Second, even where there are well established guidelines, they are inevitably written for the average patient. But suppose you are not average. Is your doctor free to step outside the protocols and give you care based on her training, knowledge and experience? Or will she be pressured to stick to the cookbook, regardless of how the patient fares? Health plans always say that doctors are free to step outside the guidelines if they have good reason for doing so. But if the doctor is forced to fill out multiple forms and jump through lots of hoops, many will conform to the guidelines even if that’s bad for you.
Third, guidelines are often written by people who are not disinterested. One study found that 56% of the doctors who helped write guidelines for treatment of heart ailments had potential conflicts of interest. These conflicts are more common than is generally realized. Writing in The New York Times, University of Texas law professor Ronen Avraham notes that:
Guidelines produced by insurance companies sometimes put their interests first. Malpractice insurers, for example, may recommend yearly mammograms, even if they are not necessary, because they bear the costs of lawsuits for late diagnoses of breast cancer — and not the costs or health risks of the extra mammograms. Moreover, the nonprofit groups behind many other guidelines have traditionally depended on pharmaceutical and medical device companies to finance their work. Last year, the Council of Medical Specialty Societies issued a new code of conduct seeking to stop these industries from sponsoring the development of guidelines, but there are still too many loopholes, and thousands of guidelines produced before the reform are still in circulation.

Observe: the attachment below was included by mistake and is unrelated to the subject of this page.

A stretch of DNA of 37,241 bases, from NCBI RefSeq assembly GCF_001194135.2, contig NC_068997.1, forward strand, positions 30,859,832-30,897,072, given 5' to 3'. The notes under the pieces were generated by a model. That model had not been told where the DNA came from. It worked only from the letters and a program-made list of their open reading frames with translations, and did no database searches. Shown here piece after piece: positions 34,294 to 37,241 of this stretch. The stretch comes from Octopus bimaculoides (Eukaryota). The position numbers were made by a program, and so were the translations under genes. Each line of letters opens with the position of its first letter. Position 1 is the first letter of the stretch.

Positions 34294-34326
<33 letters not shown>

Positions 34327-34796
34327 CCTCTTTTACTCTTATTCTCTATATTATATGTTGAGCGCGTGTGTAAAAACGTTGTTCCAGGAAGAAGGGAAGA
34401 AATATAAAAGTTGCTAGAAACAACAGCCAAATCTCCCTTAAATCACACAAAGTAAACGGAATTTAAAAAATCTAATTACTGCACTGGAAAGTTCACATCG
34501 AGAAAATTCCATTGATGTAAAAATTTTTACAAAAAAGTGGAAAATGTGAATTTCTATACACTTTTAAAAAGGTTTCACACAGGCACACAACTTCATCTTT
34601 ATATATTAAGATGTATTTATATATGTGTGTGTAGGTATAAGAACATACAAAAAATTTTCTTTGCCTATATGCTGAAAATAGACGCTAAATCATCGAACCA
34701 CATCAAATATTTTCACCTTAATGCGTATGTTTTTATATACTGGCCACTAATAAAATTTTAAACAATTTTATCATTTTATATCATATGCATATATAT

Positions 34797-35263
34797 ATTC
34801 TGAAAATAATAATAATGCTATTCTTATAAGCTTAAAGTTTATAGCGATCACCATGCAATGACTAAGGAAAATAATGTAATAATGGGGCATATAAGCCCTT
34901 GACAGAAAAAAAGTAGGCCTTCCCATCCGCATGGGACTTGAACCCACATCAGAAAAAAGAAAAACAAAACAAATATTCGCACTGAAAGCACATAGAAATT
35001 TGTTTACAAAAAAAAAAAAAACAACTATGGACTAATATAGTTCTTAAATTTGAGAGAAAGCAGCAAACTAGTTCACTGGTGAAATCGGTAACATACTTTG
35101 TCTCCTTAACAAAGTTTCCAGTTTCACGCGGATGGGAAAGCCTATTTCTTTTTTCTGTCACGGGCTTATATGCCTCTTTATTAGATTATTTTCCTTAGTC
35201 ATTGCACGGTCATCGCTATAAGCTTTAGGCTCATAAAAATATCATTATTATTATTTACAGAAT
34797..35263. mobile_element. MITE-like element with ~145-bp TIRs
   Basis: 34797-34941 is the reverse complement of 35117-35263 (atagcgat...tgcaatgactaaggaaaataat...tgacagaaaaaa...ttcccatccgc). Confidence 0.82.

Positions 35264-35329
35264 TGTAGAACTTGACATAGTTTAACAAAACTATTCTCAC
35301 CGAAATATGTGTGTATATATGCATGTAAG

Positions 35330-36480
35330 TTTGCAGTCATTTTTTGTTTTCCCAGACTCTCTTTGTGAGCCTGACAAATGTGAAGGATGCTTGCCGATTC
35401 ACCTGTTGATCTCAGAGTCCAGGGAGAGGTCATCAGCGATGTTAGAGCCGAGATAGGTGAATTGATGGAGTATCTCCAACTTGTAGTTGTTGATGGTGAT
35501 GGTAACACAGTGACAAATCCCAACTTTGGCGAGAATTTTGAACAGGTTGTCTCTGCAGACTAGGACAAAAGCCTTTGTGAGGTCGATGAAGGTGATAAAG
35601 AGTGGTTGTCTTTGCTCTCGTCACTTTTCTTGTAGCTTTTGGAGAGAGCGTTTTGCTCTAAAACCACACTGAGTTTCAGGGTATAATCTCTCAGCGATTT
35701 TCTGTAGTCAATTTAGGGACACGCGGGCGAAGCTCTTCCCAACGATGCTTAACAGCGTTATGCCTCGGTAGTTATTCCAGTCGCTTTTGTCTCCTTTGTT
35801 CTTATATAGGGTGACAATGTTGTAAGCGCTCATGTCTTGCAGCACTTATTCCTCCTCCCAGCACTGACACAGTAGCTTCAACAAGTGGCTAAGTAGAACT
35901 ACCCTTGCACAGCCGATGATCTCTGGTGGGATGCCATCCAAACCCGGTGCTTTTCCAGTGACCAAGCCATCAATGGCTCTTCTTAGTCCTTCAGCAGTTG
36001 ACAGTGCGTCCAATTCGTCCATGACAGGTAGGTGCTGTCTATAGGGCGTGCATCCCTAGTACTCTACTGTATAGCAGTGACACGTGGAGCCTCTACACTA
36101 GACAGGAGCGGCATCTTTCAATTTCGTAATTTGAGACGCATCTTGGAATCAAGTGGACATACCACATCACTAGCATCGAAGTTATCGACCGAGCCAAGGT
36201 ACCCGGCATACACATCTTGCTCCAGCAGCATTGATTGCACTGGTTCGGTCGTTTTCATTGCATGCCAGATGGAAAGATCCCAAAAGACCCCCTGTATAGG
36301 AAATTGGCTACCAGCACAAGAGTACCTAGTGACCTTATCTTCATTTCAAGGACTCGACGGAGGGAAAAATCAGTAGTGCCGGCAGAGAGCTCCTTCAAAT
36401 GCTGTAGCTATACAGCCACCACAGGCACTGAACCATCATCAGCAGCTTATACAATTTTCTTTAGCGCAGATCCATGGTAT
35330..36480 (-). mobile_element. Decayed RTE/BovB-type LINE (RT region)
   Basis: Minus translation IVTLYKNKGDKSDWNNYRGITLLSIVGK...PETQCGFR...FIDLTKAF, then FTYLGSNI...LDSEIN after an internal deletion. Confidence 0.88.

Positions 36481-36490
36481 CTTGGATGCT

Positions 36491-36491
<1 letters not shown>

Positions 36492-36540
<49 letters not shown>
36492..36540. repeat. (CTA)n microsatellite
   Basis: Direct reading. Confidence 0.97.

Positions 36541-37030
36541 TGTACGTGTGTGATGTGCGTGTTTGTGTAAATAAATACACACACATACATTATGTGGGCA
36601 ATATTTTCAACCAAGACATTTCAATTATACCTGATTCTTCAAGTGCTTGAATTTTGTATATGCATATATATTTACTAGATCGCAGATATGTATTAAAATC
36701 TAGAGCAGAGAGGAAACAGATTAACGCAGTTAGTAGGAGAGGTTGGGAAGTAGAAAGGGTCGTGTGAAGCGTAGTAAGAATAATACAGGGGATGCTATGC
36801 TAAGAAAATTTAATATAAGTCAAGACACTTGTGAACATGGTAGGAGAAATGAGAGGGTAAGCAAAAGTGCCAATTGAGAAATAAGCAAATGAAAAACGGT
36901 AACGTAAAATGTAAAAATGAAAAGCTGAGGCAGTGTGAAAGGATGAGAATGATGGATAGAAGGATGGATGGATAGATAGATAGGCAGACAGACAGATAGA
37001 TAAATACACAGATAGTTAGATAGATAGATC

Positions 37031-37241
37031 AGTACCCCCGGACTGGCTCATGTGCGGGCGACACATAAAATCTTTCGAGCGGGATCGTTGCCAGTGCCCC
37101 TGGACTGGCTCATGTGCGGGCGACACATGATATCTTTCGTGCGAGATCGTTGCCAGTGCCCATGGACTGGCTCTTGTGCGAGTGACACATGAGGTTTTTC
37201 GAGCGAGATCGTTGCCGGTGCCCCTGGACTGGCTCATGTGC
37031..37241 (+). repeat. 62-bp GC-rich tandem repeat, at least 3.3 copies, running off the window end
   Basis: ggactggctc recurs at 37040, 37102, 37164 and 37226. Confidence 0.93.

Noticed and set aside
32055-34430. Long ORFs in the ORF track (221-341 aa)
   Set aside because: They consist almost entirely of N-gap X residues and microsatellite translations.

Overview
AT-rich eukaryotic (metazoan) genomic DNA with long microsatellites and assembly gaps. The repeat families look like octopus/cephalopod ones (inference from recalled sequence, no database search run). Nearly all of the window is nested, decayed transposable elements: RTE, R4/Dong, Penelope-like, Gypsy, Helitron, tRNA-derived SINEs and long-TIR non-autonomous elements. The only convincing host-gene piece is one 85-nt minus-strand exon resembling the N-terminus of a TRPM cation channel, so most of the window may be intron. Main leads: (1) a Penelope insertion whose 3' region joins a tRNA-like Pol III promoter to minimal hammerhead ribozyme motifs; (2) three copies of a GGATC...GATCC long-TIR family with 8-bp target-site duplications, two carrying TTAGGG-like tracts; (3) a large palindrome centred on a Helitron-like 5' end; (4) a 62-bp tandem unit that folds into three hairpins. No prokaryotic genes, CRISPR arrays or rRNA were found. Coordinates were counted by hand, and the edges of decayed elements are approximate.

In one particularly egregious case, Eli Lilly and Co. funded medical guidelines created for the treatment of a deadly infection in an effort to boost sales of a drug with questionable benefits. (See David Williams and this story in The Boston Globe.)